The Prime Minister, as always with humility, has said that the credit for the graduation goes to the people. Going forward, I would suggest that the government pursue some specific objectives such as arresting the growing disparity between the rich and the poor (in terms of wealth and income), reducing the inequality in provision of health services, arresting corruption at all levels of public service, and avoiding the growth of, and ultimately eliminating, the "politically protected" groups in business (which hurt many vulnerable groups in different areas of the economy).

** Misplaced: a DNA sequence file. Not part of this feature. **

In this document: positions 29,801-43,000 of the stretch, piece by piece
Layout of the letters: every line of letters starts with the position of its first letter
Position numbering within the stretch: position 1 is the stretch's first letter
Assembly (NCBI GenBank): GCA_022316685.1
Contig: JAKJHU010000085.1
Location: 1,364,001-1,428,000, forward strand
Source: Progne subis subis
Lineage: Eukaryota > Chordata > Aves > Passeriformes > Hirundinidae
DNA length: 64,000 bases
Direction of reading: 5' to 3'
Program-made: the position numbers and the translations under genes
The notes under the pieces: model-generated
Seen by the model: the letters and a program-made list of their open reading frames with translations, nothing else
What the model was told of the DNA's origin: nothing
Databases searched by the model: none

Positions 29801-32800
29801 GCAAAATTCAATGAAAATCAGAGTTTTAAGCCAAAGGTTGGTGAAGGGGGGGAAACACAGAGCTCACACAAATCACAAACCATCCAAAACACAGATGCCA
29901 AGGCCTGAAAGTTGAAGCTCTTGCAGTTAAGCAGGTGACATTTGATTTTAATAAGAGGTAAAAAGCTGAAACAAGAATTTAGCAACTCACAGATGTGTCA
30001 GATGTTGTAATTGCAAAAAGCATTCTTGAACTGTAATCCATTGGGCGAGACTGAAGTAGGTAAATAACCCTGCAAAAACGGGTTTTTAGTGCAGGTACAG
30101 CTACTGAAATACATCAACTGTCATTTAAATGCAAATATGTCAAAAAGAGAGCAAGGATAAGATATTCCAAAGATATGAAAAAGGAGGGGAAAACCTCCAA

Finally, the most essential pre-conditions for continuing on the highway of growth and development, to reach the Upper Middle-Income Group by 2031, and the Developed Country Group by 2041, will be political stability, macroeconomic stability, annual reviews of the performance of the Eighth Five-Year Plan, and putting great emphasis on the objectives of the Constitution of 1972 finalised by Bangabandhu, for ensuring justice and equity.
M Syeduzzaman is a Member of the Board of Trustees, Centre for Policy Dialogue and Former Minister for Finance, Government of the People's Republic of Bangladesh.Views expressed in this article are the author's own.